Back-Adjusting Charts
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The Back-Adjusting screen on UA's Charting Preferences deals with the calculations used in creating back-adjusted futures contracts with UA.


The Back Adjusting screen of Charting Preferences is very similar to the "Back Adjusting" tab of Portfolio Settings. The one that controls your current chart depends upon how the chart is created. Charts made from a portfolio listing use the preferences that are defined for the specific portfolio. Charts made through the "New Chart" feature will use the specification on the Charting Preferences - Cash/Saturdays screen. Either way, here's how the settings apply:

Raise Negative Series

You'll have the opportunity to "Add a fixed amount to make non-negative." This refers to negative values created through the creation of adjusted continuous data files.

Back- and forward-adjusted continuous contracts can regress to negative values into the past. This is one of two options allowing you to avoid negative numbers. The resulting data (including current contract prices) will be adjusted upward by the absolute value of the maximum dip below zero rounded up to the nearest 1,000 points. For example, if a PB series gets down to -69.07, then 6907 is rounded up to 7000. The low price of the modified series is then -69.075 + 70.00 = 0.925 which would display as .92.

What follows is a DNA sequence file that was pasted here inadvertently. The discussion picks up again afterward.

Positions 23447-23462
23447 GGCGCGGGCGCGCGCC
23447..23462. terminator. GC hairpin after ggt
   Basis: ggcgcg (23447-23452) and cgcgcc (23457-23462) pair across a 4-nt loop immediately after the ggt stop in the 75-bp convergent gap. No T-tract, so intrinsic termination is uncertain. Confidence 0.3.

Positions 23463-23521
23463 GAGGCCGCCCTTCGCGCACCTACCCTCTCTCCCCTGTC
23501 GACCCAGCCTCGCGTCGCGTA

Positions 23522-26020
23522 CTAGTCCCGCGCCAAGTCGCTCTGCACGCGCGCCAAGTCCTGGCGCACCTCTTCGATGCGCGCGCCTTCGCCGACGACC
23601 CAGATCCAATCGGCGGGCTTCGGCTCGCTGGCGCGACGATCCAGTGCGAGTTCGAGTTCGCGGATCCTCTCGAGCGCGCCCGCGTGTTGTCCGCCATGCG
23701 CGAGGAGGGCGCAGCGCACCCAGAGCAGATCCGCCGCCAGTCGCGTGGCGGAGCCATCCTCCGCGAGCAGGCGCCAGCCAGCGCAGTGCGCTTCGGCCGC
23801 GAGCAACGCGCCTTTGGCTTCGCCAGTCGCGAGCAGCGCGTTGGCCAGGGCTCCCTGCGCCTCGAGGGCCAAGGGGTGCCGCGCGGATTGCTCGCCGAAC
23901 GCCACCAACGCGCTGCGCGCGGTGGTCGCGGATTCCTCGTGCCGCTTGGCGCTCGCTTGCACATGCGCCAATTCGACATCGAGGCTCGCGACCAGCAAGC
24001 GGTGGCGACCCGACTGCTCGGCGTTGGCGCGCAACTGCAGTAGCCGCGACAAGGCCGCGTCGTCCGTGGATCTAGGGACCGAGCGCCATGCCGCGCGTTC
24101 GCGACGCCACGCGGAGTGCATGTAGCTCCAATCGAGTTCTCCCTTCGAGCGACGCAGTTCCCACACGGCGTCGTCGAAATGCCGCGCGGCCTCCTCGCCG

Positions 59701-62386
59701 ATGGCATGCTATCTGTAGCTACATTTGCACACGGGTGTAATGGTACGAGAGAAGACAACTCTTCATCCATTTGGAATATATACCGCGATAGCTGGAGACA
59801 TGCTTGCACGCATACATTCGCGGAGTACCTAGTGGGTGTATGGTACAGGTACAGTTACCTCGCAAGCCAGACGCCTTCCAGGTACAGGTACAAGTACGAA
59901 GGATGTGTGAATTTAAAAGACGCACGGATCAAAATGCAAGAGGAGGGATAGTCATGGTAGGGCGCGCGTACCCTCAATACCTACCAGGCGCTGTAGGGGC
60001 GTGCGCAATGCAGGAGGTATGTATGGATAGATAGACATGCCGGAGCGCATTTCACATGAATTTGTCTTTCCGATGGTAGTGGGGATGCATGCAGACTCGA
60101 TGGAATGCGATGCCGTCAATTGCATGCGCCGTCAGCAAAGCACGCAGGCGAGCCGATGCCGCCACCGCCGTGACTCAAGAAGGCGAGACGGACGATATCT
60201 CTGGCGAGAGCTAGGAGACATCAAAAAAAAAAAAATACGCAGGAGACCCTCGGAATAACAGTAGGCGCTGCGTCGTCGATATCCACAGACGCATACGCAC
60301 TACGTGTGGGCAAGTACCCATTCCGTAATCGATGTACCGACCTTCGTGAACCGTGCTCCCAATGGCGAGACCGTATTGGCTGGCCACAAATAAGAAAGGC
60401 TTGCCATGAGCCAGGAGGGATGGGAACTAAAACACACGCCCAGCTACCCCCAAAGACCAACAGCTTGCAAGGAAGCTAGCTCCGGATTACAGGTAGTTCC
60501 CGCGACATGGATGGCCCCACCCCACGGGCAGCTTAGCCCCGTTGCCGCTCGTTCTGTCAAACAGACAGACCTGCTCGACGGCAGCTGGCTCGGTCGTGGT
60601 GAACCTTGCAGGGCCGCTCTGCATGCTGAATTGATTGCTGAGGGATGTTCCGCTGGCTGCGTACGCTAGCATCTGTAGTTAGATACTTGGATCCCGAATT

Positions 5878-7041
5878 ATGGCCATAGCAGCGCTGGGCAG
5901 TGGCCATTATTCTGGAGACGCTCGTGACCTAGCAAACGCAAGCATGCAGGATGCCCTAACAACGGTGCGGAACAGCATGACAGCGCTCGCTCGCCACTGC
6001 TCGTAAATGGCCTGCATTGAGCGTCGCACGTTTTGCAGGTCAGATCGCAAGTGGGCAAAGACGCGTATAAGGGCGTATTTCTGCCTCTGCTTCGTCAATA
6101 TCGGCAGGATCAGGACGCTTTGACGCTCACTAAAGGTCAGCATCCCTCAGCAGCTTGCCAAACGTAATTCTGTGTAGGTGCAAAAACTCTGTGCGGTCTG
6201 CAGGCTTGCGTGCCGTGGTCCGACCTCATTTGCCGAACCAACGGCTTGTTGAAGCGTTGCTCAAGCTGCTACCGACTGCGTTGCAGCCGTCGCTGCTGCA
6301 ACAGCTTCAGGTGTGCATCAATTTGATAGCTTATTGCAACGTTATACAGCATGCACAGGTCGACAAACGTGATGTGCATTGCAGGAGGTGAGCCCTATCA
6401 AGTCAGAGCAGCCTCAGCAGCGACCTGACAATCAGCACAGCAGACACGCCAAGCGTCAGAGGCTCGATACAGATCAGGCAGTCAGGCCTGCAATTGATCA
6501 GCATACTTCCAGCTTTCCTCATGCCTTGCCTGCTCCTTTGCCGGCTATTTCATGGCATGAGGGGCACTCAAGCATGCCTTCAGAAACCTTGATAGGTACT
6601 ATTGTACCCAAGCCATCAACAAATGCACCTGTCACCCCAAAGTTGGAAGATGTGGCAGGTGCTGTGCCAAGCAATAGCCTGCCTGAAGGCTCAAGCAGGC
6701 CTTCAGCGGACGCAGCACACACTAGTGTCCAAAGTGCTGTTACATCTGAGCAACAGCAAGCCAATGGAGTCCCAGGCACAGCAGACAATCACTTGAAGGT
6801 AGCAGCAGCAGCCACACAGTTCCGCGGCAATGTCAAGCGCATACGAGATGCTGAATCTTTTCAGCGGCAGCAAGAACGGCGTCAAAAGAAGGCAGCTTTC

Consider using the detrend option before adopting this choice. Check the box (click it) if desired.

In a commodity such as crude oil, which produces negative back-adjusted prices into the past, this option will force recent prices to appear as much as double the current price.

Back Adjuster

The lower portion of the Back-Adjusting screen (in Charting Preferences) gives the option of using the C++ Back Adjuster. The "back adjuster" refers to the algorithm used to select contracts in back-adjusted continuous files when rolling on volume and/or open interest is selected. UA offers two methods for back-adjusting data. The original (standard) method is written in FORTRAN and the newer (alternate) method is written in C++.

The writeup about the back-adjuster preference located in the Editing Portfolio Settings chapter of this manual includes an in-depth example with more information about these two choices. A summary of differences between the standard and alternate back adjuster is also included in Bob Pelletier's essay, "Computed Contracts: Their Meaning, Purpose and Application" (see Back-and Forward-Adjusted Contracts) in this manual.